Description
Course info
Rating
(126)
Level
Beginner
Updated
May 15, 2015
Duration
1h 37m
Description

Study upon study confirms that web performance has a direct correlation to revenue, operating costs, and search engine ranking. With this in mind, we all want our applications to be faster, but how do we know what bottlenecks to focus on? This course will cover how to leverage various browser APIs to capture your application's live performance data, understand what the metrics mean, and focus on the ones you should really care about. Along the way you'll learn how to monitor real users, understand when to use synthetic testing tools, and automate performance tracking.

About the author
About the author

Nik Molnar is a Microsoft MVP and co-founder of Glimpse, an open source diagnostics and debugging tool.

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Section Introduction Transcripts
Section Introduction Transcripts

Why Does Performance Matter?
Hello, my name is Nik Molnar and I'd like to thank you for tuning in to this Pluralsight course called Tracking Real World Web Performance. Before we begin, let me quickly tell you what this course is about and what you should be expecting.

Thinking About Performance
This is Module 2 of tracking real world web performance called, Thinking About Performance. In the first module, we learned about why web performance matters to our businesses and users. We also briefly heeded Donald Knuth's warning about premature optimization. In this module, we'll look at a decision-making framework that can help guide our performance optimization campaigns and I'll introduce you to the sample application that we'll use throughout this course.

Understanding Individual Metrics
Hi, my name is Nik Molnar. Welcome to Module 3 of tracking real world web performance titled, Understanding Individual Metrics. In the last module, we learned all about Colonel John Boyd and his OODA Loop, a strategic, decision-making framework leveraged by the U. S. Military. In this module, we'll dive into the observation phase of the OODA Loop. In general, observation is all about measuring. And to measure, we use several different types of metrics. So, for the remainder of this course, we're going to learn about many different web performance metrics, what each one of them means, and when they are and aren't useful.

Handling Collections of Metrics
Hello, I'm Nik Molnar and this is Handling Collections of Metrics, the fourth module in the Tracking Real World Web Performance course. Up to this point, we have covered why performance matters for web applications and how the OODA Loop can be used for making strategic decisions. The last module focused on observing web performance with various metrics. And in this module, we'll quickly look at the best ways to orient ourselves around a large collection of metrics data.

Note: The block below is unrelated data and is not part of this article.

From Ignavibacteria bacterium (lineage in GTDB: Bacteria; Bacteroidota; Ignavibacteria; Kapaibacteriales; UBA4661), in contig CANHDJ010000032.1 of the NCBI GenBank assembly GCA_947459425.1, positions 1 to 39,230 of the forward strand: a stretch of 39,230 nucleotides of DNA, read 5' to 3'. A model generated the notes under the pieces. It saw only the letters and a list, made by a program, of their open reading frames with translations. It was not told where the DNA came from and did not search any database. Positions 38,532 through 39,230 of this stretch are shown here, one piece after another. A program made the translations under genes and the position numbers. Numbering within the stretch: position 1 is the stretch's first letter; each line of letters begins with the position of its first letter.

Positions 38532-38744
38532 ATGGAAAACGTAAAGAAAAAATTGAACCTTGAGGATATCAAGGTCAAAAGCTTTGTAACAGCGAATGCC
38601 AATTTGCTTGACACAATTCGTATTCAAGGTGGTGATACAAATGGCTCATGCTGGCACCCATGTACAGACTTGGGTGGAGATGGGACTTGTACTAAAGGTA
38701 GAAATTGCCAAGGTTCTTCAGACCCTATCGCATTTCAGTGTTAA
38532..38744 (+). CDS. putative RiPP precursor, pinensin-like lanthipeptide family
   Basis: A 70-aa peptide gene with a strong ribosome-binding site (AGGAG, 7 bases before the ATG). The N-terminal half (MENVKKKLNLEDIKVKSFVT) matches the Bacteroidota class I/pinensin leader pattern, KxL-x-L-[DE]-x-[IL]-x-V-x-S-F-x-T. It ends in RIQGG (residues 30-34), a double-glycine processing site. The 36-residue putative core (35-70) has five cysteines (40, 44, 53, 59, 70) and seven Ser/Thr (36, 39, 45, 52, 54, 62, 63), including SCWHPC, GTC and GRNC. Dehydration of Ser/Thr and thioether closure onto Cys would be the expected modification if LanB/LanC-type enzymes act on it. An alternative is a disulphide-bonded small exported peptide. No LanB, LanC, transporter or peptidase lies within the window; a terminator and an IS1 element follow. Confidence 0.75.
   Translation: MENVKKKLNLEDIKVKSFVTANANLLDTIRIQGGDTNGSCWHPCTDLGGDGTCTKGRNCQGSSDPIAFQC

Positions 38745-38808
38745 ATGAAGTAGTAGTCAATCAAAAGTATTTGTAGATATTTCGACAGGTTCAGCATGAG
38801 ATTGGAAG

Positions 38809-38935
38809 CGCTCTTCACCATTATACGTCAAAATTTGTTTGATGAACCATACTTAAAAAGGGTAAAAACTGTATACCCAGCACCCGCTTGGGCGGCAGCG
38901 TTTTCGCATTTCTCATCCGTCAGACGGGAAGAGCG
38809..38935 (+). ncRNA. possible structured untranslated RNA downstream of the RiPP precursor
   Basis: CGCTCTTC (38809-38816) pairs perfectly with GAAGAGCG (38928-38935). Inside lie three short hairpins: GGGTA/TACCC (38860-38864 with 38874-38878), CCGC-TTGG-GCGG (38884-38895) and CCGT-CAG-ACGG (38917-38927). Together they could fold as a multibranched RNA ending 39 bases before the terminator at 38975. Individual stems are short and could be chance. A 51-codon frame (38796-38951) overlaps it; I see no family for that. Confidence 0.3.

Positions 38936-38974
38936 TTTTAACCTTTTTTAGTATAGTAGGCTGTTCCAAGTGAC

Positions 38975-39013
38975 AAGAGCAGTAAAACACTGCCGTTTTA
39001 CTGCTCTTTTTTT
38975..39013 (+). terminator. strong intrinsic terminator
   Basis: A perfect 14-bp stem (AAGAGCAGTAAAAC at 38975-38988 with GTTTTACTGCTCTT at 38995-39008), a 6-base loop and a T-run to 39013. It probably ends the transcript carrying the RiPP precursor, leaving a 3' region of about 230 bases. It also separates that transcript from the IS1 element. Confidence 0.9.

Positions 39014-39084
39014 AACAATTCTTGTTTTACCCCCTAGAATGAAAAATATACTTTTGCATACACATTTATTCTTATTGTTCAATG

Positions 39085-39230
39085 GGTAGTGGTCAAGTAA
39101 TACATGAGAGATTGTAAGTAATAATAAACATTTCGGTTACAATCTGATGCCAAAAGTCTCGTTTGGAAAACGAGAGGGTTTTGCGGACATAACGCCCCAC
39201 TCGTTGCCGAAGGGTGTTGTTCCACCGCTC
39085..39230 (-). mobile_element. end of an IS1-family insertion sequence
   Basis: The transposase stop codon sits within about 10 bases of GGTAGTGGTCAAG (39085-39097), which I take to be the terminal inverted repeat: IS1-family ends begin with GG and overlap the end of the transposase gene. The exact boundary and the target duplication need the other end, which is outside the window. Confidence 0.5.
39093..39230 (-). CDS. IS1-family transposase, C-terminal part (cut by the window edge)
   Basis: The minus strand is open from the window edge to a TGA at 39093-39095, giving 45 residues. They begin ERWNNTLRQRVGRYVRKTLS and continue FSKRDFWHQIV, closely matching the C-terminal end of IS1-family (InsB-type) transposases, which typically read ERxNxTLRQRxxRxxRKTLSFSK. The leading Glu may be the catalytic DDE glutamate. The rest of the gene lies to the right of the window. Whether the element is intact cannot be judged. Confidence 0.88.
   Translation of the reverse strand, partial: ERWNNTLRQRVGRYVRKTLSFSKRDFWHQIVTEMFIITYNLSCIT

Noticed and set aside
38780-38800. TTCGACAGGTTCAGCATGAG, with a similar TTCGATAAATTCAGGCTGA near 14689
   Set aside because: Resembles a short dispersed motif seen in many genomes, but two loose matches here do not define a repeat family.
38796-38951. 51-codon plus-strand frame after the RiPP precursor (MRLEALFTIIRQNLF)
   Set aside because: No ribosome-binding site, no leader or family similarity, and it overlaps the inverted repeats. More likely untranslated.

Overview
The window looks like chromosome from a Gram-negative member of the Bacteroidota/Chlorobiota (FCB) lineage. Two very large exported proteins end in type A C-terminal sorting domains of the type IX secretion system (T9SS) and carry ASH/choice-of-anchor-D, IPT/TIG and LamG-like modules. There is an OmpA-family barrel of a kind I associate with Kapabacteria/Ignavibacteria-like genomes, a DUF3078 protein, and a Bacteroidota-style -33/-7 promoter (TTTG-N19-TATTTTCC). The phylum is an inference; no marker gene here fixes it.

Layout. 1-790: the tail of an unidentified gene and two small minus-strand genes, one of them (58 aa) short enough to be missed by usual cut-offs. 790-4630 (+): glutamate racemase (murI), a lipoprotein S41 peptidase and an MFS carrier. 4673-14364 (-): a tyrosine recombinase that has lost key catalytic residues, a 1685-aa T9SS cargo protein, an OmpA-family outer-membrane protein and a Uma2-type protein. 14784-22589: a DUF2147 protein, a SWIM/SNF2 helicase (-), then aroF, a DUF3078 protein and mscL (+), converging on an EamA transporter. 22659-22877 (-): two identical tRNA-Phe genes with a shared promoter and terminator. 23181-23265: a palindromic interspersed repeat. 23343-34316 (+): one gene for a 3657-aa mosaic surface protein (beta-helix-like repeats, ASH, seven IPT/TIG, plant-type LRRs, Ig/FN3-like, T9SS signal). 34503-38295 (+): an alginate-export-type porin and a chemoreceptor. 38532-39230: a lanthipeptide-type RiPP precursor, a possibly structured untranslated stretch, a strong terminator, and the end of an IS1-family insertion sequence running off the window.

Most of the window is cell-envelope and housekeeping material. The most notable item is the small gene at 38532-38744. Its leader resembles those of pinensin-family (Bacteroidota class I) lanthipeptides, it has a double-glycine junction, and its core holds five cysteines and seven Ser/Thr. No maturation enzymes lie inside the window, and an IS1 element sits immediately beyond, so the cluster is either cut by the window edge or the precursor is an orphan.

Gathering Metrics
Hi. Thanks so much for watching Tracking Real World Web Performance and for tuning in to Module 5, which I've named Gathering Metrics. The last two modules have prepared you to understand the types of metrics available when tracking web performance and how to analyze the data you collect with a keen, statistical eye. In this module, we'll learn about several various tools to gather performance data and, perhaps more importantly, we'll cover the two main techniques that are used to test application performance and understand when to use each of them.

Automating Metrics Gathering
Hello, I'm Nik Molnar and you're watching, Automating Metrics Gathering, the sixth module in this Real World Web Performance course. In the previous module, we covered two techniques for gathering metrics. First up was real user monitoring, also known as RUM, which leverages various APIs built into modern day browsers to record the experiences of real users and send them back to our servers for further analysis. Second, we covered synthetic testing, which leverages instrumented browsers in clean lab environments to record deep performance diagnostics information. We also looked at a few synthetic testing tools, but the main one was webpage test. In this module, we'll extend our usage of these tools so that they can be automated with Node. js, NPM, and Grunt scripts and be added to our build or continuous integration processes.

What Should We Be Shooting For?
Hello, I'm Nik Molnar and this is the final module of Tracking Real World Web Performance, which I've titled, What Should We Be Shooting For? In the last module, we learned about the performance budget process, as well as tooling that we can use to automatically enforce performance budgets. But we skirted around the question, What should our budget be? So in this module, we'll focus in on the answer to that by looking at a few foundational usability studies and add a way you can find out how your site stacks up against the competition.